Jan

2

 What has happened to us? Why this plaintive (and almost universal) hope for "new" leadership? Press for an explanation from almost anyone who shares this hope and you'll discover he wants something from the government… a job, a tax break, an artificially low loan rate, or an ongoing handout. I don't believe America's problem is leadership… our problem is "followership." This country grew rapidly and successfully because Americans have traditionally been lousy followers. We crossed the Alleghenies, the Mississippi, the Plains, and the Rockies, not at the behest of Washington, but more times than not, because of its constitutionally mandated indifference to economic setbacks, income disparities, and low wages. Hard times meant it was time to acquire a new trade, start a new business, move to a new territory, or plant a different crop. For the most part, Americans weren't specialists but jacks of all trades — the times demanded it and those who refused to recognize it, were destined to spend their lives just scraping by working for others.

The American of late 20th and early 21st centuries is (generally speaking) content with working for others. Through an incredible series of remarkable developments (thanks almost entirely to the remnant who maintained the pioneer spirit) those of us born in this very narrow slice of time receive (or received) very generous wages…enough so that we are content in our niches. Our contentment has been reinforced by an ever-expanding series of programs which shelter us (to varying degrees) from true, honest-to-God grinding poverty.

However, there now exists a real threat, if the intelligentsia of the 6 o'clock news is to be believed (and, for once, they may be on to something) of a major economic downturn. But instead of carefully surveying the situation, weighing the probabilities, and adjusting our saving and spending accordingly, we cry out to Washington: "Save us…give us the leadership we need!"

Well, folks, this isn't Exodus and no one, including Obama, is going to perform Moses-like feats. It's time to look within ourselves, discover our own leadership abilities and guide our families as best as possible. There are plenty of promises coming from the many politicians out there but, as we are discovering with remarkable clarity, every promise has a very, very steep price tag. Also becoming equally clear is that all those comforting shelter programs are not only very expensive, but work only when a limited number of families (or pensioners, or savers, or banks) are affected.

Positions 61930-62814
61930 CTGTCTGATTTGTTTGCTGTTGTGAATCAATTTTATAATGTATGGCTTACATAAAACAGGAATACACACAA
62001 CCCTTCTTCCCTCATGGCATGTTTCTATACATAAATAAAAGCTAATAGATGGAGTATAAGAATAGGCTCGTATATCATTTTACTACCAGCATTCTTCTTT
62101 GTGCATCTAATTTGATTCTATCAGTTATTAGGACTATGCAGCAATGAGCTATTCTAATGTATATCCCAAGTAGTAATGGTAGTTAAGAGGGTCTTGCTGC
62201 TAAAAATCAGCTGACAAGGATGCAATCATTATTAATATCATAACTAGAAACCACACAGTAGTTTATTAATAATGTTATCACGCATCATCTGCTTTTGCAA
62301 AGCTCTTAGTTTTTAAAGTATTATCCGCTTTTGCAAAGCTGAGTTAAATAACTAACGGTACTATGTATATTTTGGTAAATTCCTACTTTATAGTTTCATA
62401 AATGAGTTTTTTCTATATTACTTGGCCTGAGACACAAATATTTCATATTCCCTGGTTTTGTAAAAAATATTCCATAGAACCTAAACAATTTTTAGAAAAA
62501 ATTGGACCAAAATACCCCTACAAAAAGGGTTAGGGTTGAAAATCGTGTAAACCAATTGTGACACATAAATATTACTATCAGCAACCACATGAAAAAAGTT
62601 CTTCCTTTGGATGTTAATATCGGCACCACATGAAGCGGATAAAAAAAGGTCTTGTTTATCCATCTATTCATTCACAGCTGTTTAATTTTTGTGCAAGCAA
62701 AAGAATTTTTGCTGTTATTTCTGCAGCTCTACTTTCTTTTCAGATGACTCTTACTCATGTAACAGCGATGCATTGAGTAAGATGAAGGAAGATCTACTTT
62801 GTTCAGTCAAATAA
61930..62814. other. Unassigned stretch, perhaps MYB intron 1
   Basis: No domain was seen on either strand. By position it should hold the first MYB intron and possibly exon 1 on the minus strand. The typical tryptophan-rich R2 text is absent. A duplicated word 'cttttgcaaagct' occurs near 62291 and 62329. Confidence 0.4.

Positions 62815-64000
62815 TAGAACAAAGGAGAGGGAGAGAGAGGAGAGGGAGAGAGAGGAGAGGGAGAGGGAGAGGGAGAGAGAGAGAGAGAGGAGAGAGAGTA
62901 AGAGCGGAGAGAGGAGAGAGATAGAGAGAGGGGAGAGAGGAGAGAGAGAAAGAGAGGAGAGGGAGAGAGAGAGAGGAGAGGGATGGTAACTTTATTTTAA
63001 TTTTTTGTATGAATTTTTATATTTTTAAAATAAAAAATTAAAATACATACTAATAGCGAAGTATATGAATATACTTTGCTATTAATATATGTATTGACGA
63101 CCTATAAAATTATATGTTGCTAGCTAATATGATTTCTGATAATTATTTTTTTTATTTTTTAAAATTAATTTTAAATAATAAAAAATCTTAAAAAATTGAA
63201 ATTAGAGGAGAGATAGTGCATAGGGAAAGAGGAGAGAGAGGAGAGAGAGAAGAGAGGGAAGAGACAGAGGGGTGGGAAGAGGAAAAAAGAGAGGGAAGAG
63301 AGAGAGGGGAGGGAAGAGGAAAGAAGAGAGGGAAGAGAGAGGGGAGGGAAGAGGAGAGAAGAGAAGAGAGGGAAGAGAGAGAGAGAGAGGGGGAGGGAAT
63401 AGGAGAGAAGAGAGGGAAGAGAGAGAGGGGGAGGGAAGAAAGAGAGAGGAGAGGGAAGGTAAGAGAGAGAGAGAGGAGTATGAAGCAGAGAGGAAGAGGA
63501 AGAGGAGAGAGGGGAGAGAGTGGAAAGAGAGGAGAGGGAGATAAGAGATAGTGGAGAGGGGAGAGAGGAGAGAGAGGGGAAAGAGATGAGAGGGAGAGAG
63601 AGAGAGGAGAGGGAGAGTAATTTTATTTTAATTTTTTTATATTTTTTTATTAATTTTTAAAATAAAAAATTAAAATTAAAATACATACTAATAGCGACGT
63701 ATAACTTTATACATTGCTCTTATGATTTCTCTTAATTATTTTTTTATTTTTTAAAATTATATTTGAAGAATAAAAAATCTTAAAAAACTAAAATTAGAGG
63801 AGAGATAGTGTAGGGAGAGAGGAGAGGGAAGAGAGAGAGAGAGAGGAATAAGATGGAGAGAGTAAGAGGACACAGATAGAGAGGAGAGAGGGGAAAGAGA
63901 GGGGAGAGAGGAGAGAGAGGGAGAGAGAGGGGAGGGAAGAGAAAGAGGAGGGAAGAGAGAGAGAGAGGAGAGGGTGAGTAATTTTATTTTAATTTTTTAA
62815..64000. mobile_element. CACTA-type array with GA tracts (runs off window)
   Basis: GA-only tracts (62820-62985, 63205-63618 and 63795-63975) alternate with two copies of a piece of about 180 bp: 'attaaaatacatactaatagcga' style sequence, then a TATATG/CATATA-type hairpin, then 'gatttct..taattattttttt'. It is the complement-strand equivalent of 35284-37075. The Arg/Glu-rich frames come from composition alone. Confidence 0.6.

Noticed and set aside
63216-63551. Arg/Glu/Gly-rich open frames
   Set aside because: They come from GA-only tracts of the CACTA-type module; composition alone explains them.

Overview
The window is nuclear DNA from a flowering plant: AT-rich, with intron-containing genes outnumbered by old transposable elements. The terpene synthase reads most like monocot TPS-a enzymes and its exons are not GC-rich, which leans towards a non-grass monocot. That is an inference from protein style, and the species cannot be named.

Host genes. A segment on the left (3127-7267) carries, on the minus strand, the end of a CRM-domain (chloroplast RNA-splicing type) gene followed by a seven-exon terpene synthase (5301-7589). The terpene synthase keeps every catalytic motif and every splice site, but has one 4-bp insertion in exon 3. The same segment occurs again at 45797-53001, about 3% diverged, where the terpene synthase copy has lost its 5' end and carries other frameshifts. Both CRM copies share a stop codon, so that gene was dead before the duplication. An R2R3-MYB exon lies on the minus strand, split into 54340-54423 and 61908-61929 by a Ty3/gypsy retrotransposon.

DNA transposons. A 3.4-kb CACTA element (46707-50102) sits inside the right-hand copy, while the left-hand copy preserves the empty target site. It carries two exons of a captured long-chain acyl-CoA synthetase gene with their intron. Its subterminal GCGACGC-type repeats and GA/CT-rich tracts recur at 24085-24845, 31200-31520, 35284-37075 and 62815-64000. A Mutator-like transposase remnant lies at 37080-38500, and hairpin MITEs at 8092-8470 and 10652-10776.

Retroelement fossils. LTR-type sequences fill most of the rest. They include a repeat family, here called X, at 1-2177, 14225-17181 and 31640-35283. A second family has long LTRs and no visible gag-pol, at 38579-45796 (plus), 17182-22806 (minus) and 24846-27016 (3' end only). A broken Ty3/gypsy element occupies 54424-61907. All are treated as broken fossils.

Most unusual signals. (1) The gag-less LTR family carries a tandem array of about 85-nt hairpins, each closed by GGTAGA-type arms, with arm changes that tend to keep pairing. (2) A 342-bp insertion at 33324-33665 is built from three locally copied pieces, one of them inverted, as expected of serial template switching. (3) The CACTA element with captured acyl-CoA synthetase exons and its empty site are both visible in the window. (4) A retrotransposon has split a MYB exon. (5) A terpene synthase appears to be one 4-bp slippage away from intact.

In a general slowdown, we shall discover the emptiness of the promises. Like it or not, the present economic downturn, regardless of its severity or duration, is going to introduce a strange but age-old concept to many of the unsuspecting: self-reliance. It's time to lead, not follow.

P.S.: And pay little attention to the world's view of us. As Nock pointed out as far back as 1937, most of our "allies" merely want us to come in, clean up the mess, and get out as quickly and quietly as possible.

Mark Goulston comments:

I agree heartily with you. It's a big challenge to see if American can show some and take personal responsibility. We have become a country of blamers, excuse makers and self-pitiers and it's amazing that we've gotten away with it as long as we have.


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4 Comments so far

  1. Matt Johnson on January 2, 2009 5:32 pm

    I just think capitalism is dead (almost dead? mostly dead? hangin’ on by a thread?).

  2. John on January 2, 2009 7:00 pm

    Speaking for the younger generation, it is not leadership that we have been missing and hoping for. It is competence. It is a great irony that the party of smaller government expands government, messes it up, and then points at the mess-ups and exclaims, “See! I told you big government doesn’t work!”

  3. George Parkanyi on January 3, 2009 10:50 am

    Government today is driven by a tapestry of special interests. Essentially it's there to cement in the status quo as much as possible. You need to read Machiavelli's "The Prince" to understand how it came to this.

    Machiavelli counseled the Prince to be miser, otherwise, the led come to expect things that cannot be later taken away, whether or not later circumstances require it.

    The entitlement mentality is pervasive. Very much so here in Canada as well. Everything is a "right" now, whether earned or unearned (or affordable).

    Politicians do not have the will to say "no" where it means a vote lost, so expectation is layered upon expectation, and before you know it, you have a paralysed political process with no vision, nor the ability to implement a vision if it did have one.

    Unfortunately, the only thing that can break things loose is an external shock such as a major disaster, or a truly threatening war (not an Iraq, which is basically a remote regional action.).

  4. d higgs on January 5, 2009 12:56 am

    Jack it all began with Hoover’s promise of a chicken in every pot and a car in every garage………..

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